Take a closer look at the economics

Editor of the Reformer:

It is mind blowing to read (front page article, Sept.7-8) of the wringing of hands on the part of the Selectboard over the coming year’s budget. Where oh where was this concern when town meeting reps were asked to vote on the fire/police station bond? This project has seemed to be a sacred cow. But it is we tax-payers have been milked dry -- barely getting by and now are told we must somehow pay for this huge project solely with our property taxes, even though our tax rate is already among the highest in the state.

It seems to me it is not too late to say, "Wait a minute ... we need to find a way to fund these expansions without putting it all on the backs of property owners." It is not too late to put the project on hold until an additional funding source can be found.

At the Oct. 20 special Town Meeting there were two votes pertinent to the bond. Some representatives proposed that the vote on the bond should be linked to the outcome of the vote to raise a 1 percent local option sales tax. However, they were not linked and since the votes were both by Australian ballot it was impossible to act, as Gartenstein had suggested, to vote for the project only if the local option tax was passed. So, the local option tax was voted down and at the same time the project was moved forward with a decisive "yes" vote.

Capital projects for next year totaling $2 million?! It is time that the town representatives take a good hard look at new projects. Just as in our personal lives, you sometimes (lately it seems lots of times!) have to back off the wish list. Watching the televised Selectboard meeting I was heartened to see a similar sentiment was expressed by the board.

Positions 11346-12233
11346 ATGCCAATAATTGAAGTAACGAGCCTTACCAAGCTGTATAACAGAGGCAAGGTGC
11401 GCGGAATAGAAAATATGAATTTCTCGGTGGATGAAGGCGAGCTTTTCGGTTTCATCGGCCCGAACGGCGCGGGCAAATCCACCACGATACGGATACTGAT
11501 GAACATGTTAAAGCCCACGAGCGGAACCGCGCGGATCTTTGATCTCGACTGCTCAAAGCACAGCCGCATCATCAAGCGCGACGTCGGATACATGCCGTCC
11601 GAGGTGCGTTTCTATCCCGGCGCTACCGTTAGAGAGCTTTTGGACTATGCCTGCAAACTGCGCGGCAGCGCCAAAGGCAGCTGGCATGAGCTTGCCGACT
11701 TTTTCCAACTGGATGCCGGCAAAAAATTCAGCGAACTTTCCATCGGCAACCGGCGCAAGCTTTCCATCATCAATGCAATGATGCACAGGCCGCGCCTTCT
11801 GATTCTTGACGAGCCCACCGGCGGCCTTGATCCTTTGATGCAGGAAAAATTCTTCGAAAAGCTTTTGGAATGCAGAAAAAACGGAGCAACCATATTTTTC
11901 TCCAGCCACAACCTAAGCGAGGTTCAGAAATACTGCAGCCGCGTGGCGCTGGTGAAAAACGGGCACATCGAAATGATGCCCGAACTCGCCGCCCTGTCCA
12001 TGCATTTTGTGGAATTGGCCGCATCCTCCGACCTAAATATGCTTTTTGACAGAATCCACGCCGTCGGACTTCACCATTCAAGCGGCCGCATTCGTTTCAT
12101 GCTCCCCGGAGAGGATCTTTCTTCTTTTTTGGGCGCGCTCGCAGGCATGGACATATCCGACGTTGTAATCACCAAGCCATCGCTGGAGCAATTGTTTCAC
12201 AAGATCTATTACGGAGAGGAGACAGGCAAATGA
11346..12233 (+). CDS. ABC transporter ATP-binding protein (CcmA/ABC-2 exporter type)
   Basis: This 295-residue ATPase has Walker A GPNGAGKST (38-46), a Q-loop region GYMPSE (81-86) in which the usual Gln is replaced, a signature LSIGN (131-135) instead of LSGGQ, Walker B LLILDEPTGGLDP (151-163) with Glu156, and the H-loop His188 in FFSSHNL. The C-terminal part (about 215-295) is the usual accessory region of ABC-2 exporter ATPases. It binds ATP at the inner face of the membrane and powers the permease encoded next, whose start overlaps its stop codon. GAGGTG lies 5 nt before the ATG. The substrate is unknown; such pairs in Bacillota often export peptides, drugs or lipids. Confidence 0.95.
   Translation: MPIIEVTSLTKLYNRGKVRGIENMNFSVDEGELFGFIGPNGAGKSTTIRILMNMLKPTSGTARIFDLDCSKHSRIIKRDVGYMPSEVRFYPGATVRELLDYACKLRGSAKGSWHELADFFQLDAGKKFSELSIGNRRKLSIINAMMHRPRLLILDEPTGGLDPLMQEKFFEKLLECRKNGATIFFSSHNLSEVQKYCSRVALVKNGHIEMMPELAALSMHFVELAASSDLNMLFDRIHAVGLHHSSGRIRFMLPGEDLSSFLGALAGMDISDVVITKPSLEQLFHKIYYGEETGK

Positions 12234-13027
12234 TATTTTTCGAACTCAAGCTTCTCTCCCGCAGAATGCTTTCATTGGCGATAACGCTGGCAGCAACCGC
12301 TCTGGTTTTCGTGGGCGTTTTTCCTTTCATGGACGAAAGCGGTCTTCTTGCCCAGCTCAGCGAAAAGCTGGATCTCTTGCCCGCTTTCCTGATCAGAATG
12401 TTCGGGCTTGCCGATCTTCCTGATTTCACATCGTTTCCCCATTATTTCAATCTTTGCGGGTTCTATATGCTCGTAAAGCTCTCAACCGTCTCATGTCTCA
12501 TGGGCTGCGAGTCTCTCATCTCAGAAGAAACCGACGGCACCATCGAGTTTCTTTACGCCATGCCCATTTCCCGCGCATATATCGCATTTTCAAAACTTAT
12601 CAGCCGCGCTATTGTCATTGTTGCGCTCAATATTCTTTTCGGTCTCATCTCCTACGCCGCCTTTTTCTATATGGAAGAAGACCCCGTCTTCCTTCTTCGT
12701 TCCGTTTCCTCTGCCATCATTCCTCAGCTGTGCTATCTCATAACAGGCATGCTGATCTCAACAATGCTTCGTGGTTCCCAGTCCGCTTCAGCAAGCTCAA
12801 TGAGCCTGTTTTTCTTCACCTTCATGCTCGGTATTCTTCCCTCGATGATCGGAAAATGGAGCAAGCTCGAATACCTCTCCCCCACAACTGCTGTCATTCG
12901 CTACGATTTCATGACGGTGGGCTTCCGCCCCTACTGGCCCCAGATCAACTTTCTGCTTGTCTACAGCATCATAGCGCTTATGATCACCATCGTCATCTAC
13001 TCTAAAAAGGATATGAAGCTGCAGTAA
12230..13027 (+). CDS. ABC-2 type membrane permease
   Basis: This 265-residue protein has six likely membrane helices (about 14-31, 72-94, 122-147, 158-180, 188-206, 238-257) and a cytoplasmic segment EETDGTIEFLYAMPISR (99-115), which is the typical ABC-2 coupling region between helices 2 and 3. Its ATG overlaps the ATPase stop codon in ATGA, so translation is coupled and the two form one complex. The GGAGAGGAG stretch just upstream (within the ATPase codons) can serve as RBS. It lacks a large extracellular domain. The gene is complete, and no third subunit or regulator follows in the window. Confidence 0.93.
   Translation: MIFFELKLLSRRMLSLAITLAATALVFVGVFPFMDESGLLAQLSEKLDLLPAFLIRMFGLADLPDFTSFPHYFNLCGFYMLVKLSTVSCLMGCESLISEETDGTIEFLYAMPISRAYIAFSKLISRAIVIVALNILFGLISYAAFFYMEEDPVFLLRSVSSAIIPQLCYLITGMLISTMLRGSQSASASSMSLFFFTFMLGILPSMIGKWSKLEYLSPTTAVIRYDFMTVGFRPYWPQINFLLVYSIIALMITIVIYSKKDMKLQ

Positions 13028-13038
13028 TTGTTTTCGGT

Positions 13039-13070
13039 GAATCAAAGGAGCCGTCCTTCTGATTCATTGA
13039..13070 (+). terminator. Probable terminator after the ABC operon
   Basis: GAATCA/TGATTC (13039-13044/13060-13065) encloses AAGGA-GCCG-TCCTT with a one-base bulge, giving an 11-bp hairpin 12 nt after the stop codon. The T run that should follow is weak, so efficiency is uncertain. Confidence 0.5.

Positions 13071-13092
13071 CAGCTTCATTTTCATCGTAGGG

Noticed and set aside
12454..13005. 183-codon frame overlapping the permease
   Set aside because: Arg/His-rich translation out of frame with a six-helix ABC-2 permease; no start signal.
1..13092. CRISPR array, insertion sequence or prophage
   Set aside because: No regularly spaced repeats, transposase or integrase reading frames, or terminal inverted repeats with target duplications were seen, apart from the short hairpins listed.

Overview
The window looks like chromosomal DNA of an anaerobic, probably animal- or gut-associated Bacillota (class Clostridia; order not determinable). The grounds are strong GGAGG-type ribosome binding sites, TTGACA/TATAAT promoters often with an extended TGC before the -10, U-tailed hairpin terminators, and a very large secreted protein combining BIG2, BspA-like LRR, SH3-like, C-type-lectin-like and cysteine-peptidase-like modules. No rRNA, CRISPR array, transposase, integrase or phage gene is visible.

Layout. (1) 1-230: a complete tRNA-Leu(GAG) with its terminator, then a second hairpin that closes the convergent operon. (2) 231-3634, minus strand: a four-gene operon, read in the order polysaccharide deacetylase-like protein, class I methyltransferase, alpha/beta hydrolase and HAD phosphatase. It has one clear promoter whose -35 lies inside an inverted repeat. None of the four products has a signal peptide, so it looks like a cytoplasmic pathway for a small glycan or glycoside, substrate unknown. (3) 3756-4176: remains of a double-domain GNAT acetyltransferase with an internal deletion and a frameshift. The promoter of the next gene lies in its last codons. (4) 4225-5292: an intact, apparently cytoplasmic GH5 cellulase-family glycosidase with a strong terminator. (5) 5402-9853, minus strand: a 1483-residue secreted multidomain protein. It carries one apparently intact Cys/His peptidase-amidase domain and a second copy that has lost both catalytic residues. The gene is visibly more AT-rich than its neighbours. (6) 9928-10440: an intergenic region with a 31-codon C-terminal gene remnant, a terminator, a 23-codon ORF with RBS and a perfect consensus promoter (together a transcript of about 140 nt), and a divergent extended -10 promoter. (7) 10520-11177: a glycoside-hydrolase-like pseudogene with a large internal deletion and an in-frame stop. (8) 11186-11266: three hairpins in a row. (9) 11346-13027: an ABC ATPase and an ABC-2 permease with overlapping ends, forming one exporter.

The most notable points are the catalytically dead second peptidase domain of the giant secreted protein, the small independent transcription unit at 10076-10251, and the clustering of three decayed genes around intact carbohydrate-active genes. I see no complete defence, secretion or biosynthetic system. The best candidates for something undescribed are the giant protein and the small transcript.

There is a citizen’s committee formed to oversee the Police/Fire station project and one that will be appointed to participate in the search for a new town manager.

A citizen finance committee exists. I would like to suggest that either they come up with a few funding options, or that a separate committee be created whose charge will be to find a new revenue stream, a way to grow the grand list, or even better, both.

We’ve all noticed the proliferation of empty storefronts in town. Could it be that townspeople simply don’t have the disposable income to keep the businesses in town busy? To add significantly to homeowners’ tax burden is to risk the local economy’s implosion.

There should be as much energy going into finding an additional funding source for the police/fire project as into the mechanics of the project. If the finance committee isn’t willing to take that on, I suggest a new committee be formed with that as their mission.

Arlene Distler,

Brattleboro, Sept. 17

Thought for food

Editor of the Reformer:

Looking through my calendar of national observances, it appears that October is turning into "food month," beginning with World Vegetarian Day and World Day for Farm Animals on Oct. 1 and 2, continuing with National School Lunch Week on Oct. 14 to 18 and World Food Day on Oct. 16, and culminating with Food Day on Oct. 24.

World Day for Farm Animals Day (www.WFAD.org), on Oct. 2, is perhaps the most dramatic of these. It celebrates the lives, exposes the abuses, and memorializes the slaughter of billions of sentient animals raised for food. Recent undercover investigations showed male baby chicks suffocated in plastic garbage bags or ground to death, pigs clobbered with metal pipes, and cows skinned and dismembered while still conscious.

Moreover, a recent Harvard study of more than 120,000 people confirmed once again that meat consumption raises mortality from cancer and cardiovascular diseases. Animal agriculture accounts for more water pollution than all other human activities. A 2011 United Nations report recommends eating less meat to reduce greenhouse gases.

The good news is that our meat consumption has been dropping by nearly 4 percent annually. Entering "live vegan" in a search engine brings lots of useful transition tips.

Brent Regan,

Brattleboro, Sept. 26